Corporate Banner
Satellite Banner
Scientific Communities
Become a Member | Sign in
Home>News>This Article

Between B Cells and T Cells

Published: Friday, July 26, 2013
Last Updated: Friday, July 26, 2013
Bookmark and Share
Transcription factor EBF1 reminds cells who they are.

Mature cells develop through a number of immature stages. During this process, they must remember the specialisation they are committed to. For immune system B cells, Rudolf Grosschedl of the Max Planck Institute of Immunobiology and Epigenetics and his team have discovered that the transcription factor EBF1 is crucial for B cells to remember who they are. When the researchers switched off the transcription factor, the cells lost their previous identity and developed into T cells. Unlike most other cell types, B cells have a characteristic footprint in their genetic makeup and this allowed the researchers to identify the origin of each individual cell.

During the transition from stem cells to becoming a functional part of the immune system, cells must undergo a number of specialisation stages where they have the opportunity to decide between pathways leading to the various cell types found in the blood. It is also important that once they have chosen a specialisation, they remain committed to it.

Immune system B and T cells come from the same stem cell. Rudolf Grosschedl and his colleagues were able to prove as early as 1995 that the transcription factor EBF1 is active only in some of these cells and this induces their development into B cells. Until now, however, it was unclear whether EBF1 also played a part in constantly reminding the B cells of their identity.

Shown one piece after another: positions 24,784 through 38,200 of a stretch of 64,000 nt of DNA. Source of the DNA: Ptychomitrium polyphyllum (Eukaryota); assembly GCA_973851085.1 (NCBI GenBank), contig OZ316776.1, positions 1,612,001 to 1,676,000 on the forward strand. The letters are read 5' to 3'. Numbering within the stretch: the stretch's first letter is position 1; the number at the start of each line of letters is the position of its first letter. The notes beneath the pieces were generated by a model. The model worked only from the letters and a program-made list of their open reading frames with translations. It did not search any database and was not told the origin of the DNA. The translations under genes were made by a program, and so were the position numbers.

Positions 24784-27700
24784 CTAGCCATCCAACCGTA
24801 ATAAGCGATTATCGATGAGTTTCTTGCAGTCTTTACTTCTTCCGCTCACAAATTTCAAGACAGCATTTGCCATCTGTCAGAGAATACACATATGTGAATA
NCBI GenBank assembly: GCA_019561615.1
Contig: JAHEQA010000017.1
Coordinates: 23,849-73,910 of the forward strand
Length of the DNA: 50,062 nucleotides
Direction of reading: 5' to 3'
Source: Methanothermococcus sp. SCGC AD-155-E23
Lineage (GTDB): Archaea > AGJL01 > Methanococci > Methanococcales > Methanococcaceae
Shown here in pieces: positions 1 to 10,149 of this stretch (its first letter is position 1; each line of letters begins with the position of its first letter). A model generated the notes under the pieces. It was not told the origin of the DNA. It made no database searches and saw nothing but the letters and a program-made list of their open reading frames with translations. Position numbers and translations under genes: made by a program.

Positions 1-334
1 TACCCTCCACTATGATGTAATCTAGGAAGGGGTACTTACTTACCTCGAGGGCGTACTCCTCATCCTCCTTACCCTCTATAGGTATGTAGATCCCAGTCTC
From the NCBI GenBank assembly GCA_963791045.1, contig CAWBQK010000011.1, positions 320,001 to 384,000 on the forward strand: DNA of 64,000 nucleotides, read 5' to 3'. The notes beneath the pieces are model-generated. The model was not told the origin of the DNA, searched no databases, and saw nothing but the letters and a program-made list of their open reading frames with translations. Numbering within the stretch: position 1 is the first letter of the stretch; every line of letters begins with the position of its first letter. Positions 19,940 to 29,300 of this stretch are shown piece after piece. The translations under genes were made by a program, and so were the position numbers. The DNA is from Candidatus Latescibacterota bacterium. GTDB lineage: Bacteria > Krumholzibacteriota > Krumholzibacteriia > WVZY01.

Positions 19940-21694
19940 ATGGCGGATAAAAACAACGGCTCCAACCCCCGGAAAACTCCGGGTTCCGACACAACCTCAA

B cells usually die when EBF1 is switched off. In collaboration with researchers from the University of Freiburg, the Max Planck researchers collected mouse B cells at a late stage of their development and transferred them to mice lacking an immune system. They then switched off the EBF1 gene in the transplanted B cells. After three months, they checked whether immune cells were still present in the mice. “We thought that the chance of this transfer enabling the cells to remain alive was slim, so we were very pleased that it worked,” says Robert Nechanitzky, a doctoral student and first author of the study. The researchers did indeed find immune cells, but the B cells had forgotten their previous identity. In their place were T cells and natural killer cells, which normally would not be found in these animals.

To find out whether the T and natural killer cells actually had come from the transplanted B cells, the researchers looked for the specific genetic footprint of B cells. Unlike most other cells in the body, B cells change their DNA sequence during their development. To produce antibodies, they bring together several gene segments by cutting and joining their DNA to create a sequence able to code for a functional antibody. The researchers found precisely this typical genetic footprint of B cells in both T cells and natural killer cells. They concluded that after the transcription factor EBF1 had been switched off, the transplanted B cells had forgotten their specialisation and had turned into alternate cell types. Until now, it was only known that the absence of the transcription factor Pax5 had such an effect. “We believe that the two proteins regulate different aspects of cell type specification. EBF1 primarily represses genes that would initiate an alternative programme of development in the B cells, while Pax5 ensures that they no longer react to signals that would enable them to select a different specialisation,” says Grosschedl.

The Freiburg-based researchers now want to understand the exact molecular interactions in the cells and better define the network of factors involved. In the long term, they hope this knowledge will allow cells to be reprogrammed, for example in the case of a pathological loss of a cell type.